If you have missed some payments on your debts, you may be worried that you are going to have to go to court. Perhaps you have received scary letters from a debt collector demanding payments. These may threaten defaults, county court judgments (CCJs) and bailiffs taking your possessions. Sometimes they are bluffing, but the number of CCJs is rising, in the first quarter of 2017 there were 300,000 – up from about 200,000 a couple of years ago.
Sometimes they are bluffing, but the number of CCJs is rising, in the first quarter of 2017 there were 300,000. Debt collectors are taking to people to court more often and for small amounts. But this needn’t happen to you unless you ignore your debts.
This article covers consumer debts such as credit cards, loans and catalogue debts. It doesn’t apply to debts such as council tax, rent arrears and tax owing to HMRC – these are priority debts and you need to take action urgently.
Have you received a Default Notice?
A creditor can’t take you to court unless a formal Default Notice has been issued. A Default Notice is a formal letter from your creditor informing you that unless you bring your account up to date within 14 days a Default will be made. A Default Notice won’t be issued immediately you miss a payment – creditors usually wait 3-6 months.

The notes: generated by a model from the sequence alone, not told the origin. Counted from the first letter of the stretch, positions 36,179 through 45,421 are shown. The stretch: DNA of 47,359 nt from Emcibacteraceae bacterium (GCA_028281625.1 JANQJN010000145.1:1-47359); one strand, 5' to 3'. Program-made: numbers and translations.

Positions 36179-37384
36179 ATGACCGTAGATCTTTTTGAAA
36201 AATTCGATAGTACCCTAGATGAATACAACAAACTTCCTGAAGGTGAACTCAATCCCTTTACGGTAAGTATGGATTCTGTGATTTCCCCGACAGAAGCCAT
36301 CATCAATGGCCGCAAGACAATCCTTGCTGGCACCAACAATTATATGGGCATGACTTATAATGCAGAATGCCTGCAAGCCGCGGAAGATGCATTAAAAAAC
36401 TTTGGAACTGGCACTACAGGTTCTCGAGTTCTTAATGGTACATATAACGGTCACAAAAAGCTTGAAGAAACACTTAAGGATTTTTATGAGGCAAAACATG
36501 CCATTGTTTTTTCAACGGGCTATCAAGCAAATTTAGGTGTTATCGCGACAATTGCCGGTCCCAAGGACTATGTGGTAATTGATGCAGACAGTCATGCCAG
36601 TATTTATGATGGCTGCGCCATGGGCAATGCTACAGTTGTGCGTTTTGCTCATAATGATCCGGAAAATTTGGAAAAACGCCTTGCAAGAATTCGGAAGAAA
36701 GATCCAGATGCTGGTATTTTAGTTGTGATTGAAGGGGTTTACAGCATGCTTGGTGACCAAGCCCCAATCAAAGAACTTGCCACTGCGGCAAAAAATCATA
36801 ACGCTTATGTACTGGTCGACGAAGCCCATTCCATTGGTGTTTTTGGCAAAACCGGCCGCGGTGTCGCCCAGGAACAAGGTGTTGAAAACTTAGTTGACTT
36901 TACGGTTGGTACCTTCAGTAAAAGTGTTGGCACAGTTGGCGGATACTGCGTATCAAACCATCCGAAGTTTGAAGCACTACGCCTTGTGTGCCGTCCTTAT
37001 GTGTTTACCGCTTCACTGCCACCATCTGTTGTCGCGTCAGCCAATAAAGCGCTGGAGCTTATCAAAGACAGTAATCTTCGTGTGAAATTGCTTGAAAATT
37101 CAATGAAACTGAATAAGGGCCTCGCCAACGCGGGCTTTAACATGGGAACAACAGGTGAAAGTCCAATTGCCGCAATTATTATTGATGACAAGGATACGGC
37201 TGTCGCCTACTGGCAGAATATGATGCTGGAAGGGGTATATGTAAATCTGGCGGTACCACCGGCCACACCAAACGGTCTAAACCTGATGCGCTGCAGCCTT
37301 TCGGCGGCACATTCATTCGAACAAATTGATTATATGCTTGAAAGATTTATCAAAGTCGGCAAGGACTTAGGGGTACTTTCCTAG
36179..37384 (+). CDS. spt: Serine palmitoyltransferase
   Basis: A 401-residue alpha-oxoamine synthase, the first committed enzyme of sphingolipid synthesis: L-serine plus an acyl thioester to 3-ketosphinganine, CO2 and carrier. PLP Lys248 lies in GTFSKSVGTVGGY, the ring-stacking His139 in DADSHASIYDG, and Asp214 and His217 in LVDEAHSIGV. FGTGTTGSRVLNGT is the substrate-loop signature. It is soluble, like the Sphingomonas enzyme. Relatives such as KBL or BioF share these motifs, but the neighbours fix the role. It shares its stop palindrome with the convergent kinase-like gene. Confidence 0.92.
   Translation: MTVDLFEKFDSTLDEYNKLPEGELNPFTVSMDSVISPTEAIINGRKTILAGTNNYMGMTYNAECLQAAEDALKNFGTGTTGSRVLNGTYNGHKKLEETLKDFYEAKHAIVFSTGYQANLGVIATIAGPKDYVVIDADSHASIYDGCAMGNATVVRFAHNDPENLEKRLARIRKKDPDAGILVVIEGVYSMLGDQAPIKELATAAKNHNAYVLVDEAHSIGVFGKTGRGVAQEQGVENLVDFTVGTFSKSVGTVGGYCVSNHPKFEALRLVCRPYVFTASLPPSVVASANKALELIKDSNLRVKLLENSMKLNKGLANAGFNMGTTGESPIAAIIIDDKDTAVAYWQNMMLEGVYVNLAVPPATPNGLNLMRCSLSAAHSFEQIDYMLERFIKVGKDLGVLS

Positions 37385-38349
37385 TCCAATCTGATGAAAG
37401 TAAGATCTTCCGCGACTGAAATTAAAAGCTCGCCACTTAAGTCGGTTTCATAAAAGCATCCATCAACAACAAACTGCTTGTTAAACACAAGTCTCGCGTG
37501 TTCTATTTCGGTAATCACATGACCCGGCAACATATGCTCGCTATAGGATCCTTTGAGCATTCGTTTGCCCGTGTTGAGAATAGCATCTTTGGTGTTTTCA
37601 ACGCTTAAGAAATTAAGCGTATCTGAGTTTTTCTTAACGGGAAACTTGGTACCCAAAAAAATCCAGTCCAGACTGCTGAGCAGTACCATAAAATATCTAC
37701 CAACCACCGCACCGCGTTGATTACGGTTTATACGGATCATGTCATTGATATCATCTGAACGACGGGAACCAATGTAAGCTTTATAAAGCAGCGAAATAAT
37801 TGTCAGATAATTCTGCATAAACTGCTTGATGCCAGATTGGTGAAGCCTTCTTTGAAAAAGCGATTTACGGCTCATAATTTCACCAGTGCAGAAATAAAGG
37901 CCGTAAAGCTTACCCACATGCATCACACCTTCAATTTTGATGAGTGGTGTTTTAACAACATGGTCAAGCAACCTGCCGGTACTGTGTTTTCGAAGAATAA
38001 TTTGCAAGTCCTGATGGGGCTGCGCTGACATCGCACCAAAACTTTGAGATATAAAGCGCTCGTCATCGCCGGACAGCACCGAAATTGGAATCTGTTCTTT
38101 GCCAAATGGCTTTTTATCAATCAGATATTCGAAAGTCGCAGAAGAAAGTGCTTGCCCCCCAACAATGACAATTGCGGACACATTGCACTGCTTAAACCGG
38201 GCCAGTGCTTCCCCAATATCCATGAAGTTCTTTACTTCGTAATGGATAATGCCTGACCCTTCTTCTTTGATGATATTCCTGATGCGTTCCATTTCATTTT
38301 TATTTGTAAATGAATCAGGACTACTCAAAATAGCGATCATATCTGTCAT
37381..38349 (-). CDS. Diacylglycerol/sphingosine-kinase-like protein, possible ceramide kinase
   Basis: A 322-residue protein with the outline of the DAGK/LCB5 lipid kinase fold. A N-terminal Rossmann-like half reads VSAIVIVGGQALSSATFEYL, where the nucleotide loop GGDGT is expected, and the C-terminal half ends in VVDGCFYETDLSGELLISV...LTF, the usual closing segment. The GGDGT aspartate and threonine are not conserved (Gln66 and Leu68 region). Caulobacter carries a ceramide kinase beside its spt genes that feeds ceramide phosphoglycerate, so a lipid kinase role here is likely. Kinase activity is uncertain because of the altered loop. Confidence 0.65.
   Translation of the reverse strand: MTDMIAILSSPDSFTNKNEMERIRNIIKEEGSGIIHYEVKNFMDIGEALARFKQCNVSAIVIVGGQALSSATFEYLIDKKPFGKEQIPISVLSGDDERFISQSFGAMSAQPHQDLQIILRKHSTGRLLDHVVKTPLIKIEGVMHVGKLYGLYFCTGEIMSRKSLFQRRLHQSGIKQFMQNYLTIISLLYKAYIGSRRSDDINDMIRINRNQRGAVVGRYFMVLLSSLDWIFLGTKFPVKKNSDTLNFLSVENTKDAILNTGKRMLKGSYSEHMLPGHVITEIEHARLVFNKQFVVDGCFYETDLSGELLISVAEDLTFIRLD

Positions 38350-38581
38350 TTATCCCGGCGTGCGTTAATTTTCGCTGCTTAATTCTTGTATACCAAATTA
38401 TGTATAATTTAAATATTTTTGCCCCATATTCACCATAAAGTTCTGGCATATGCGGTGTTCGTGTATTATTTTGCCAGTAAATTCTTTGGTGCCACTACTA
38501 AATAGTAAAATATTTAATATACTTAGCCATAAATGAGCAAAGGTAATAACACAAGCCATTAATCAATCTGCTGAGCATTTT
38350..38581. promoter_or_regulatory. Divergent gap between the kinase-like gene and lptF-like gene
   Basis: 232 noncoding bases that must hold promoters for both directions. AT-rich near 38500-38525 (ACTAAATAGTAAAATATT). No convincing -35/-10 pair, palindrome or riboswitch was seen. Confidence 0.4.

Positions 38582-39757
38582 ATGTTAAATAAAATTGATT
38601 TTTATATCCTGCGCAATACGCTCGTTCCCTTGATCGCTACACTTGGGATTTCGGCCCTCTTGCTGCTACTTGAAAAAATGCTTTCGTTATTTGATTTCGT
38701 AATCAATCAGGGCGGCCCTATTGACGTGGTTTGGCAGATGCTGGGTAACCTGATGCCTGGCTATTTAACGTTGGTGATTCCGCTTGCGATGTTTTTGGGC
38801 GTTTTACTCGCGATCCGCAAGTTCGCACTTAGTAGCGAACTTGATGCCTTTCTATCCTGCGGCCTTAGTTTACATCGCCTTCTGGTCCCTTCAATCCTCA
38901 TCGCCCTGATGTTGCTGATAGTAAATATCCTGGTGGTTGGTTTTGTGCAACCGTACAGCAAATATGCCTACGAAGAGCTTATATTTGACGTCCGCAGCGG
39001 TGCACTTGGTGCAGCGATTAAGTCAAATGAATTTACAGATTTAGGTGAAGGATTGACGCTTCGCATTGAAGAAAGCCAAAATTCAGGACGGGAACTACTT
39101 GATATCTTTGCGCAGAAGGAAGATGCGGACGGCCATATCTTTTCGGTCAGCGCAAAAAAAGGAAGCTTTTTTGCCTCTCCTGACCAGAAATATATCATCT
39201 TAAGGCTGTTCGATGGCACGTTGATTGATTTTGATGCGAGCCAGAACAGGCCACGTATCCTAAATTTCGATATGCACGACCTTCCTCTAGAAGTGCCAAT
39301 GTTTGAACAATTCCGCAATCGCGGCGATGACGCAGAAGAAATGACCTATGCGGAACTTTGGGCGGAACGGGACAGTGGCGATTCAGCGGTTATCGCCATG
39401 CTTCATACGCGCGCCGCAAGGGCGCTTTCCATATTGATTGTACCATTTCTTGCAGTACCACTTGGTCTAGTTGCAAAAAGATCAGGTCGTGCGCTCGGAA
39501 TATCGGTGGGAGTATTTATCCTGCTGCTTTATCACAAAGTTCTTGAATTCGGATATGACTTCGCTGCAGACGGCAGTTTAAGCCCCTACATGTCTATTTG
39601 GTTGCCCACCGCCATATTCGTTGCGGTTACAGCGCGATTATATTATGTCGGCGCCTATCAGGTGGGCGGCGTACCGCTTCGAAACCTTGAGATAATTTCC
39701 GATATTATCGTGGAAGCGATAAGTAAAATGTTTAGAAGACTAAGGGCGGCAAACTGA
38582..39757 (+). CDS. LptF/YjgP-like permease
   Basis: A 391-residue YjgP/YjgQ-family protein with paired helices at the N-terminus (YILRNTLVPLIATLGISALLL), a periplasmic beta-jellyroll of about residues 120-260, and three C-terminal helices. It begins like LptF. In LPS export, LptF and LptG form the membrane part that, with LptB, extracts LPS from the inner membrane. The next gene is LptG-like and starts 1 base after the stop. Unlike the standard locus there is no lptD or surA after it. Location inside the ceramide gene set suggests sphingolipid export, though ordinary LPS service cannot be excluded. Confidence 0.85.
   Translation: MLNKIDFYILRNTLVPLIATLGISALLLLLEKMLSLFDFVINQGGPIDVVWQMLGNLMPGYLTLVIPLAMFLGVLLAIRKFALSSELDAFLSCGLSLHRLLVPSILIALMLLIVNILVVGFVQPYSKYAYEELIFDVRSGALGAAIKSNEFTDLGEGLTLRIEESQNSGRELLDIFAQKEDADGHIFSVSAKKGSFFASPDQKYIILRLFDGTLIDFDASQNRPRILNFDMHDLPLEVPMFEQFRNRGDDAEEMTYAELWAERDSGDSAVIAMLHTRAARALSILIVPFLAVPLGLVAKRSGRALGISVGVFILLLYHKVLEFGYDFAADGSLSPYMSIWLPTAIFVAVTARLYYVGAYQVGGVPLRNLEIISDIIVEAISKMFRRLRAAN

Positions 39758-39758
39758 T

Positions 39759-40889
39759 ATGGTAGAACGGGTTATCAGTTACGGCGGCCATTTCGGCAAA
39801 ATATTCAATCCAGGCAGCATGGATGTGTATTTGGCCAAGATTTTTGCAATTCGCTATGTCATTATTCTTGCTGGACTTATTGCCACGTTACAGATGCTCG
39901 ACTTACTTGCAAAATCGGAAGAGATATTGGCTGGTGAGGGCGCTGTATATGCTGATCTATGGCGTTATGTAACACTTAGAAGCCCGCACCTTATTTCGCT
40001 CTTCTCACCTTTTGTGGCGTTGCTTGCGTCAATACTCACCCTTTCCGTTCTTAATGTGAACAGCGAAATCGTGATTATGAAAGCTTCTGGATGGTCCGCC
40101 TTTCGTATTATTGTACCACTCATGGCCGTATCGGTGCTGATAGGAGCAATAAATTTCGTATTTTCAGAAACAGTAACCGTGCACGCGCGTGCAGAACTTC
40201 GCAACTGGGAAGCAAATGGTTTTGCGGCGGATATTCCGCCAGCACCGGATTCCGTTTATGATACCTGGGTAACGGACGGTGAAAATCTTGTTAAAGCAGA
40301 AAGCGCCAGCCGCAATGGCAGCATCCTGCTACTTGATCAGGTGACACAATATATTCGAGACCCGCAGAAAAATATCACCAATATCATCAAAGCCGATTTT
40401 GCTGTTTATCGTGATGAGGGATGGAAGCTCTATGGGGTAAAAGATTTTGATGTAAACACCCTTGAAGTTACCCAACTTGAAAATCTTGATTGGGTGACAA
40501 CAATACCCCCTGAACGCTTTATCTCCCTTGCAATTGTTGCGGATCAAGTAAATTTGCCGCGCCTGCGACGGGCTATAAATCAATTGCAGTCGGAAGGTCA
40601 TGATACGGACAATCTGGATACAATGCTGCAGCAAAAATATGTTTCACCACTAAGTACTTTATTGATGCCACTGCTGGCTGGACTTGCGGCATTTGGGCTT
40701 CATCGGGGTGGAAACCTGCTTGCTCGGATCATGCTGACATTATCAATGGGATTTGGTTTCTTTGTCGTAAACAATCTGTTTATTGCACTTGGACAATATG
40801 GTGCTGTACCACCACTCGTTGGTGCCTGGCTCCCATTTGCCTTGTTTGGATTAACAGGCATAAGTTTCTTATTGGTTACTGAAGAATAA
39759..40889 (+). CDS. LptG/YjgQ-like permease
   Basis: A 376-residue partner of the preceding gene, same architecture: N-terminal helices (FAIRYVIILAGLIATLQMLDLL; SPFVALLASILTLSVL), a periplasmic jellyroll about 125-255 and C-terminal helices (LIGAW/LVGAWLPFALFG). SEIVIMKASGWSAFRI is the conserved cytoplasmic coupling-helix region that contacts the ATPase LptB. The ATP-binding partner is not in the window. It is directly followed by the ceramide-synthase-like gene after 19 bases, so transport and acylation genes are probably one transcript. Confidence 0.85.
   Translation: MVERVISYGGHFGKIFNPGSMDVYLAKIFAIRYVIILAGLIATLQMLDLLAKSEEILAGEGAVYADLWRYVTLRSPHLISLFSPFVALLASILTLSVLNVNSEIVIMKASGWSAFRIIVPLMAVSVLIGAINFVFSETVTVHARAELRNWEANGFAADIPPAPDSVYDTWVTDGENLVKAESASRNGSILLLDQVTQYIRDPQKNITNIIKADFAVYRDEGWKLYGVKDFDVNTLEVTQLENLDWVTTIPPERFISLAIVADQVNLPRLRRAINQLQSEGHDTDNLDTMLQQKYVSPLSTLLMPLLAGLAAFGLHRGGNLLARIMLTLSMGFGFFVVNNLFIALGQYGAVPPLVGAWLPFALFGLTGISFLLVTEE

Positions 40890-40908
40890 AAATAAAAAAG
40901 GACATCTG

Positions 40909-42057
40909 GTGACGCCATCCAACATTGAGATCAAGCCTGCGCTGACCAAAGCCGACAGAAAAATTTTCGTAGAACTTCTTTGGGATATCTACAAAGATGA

As soon as you miss a payment, it will be reported to Experian or the other Credit Reference Agencies. After a few months your credit record at the Credit Reference Agencies may be marked as “in default” but, confusingly, this isn’t the same as a “Default Notice”. Read What should the default date for a debt be? if you would like to know more about defaults on your credit file.
Receiving a Default Notice letter does not mean that you will definitely get a county court judgment. If you can’t pay the balance required, you can still make an offer of repayment. If this is accepted the creditor will not proceed to court action.
Have you received a Letter Before Claim?
On 1st October 2017, the court procedures changed and creditors now have to send you a Letter Before Claim before they start going to court. This is good news as it gives you a chance to ask for more information and take debt advice before court. There is a lot of legal protection for consumers with old debts, so find out if you may have good reasons to challenge the debt. For example:
- if the debt is very old and you haven’t made payments to it or acknowledged it for over six years, the creditor may not be able to take legal action. This is a complicated area, if you think it might apply to your debt, read Statute Barred Debt and talk to National Debtline.
- if the creditor can’t produce a copy of the Consumer Credit Act Agreement for a loan or a credit card/catalogue, then they can’t win a case in court.
Read How to reply to a Letter Before Claim which explains what you should have been sent and what you can do.
Taking you to court for a CCJ
The Ministry of Justice has looked at when creditors decide to go to court. Creditors said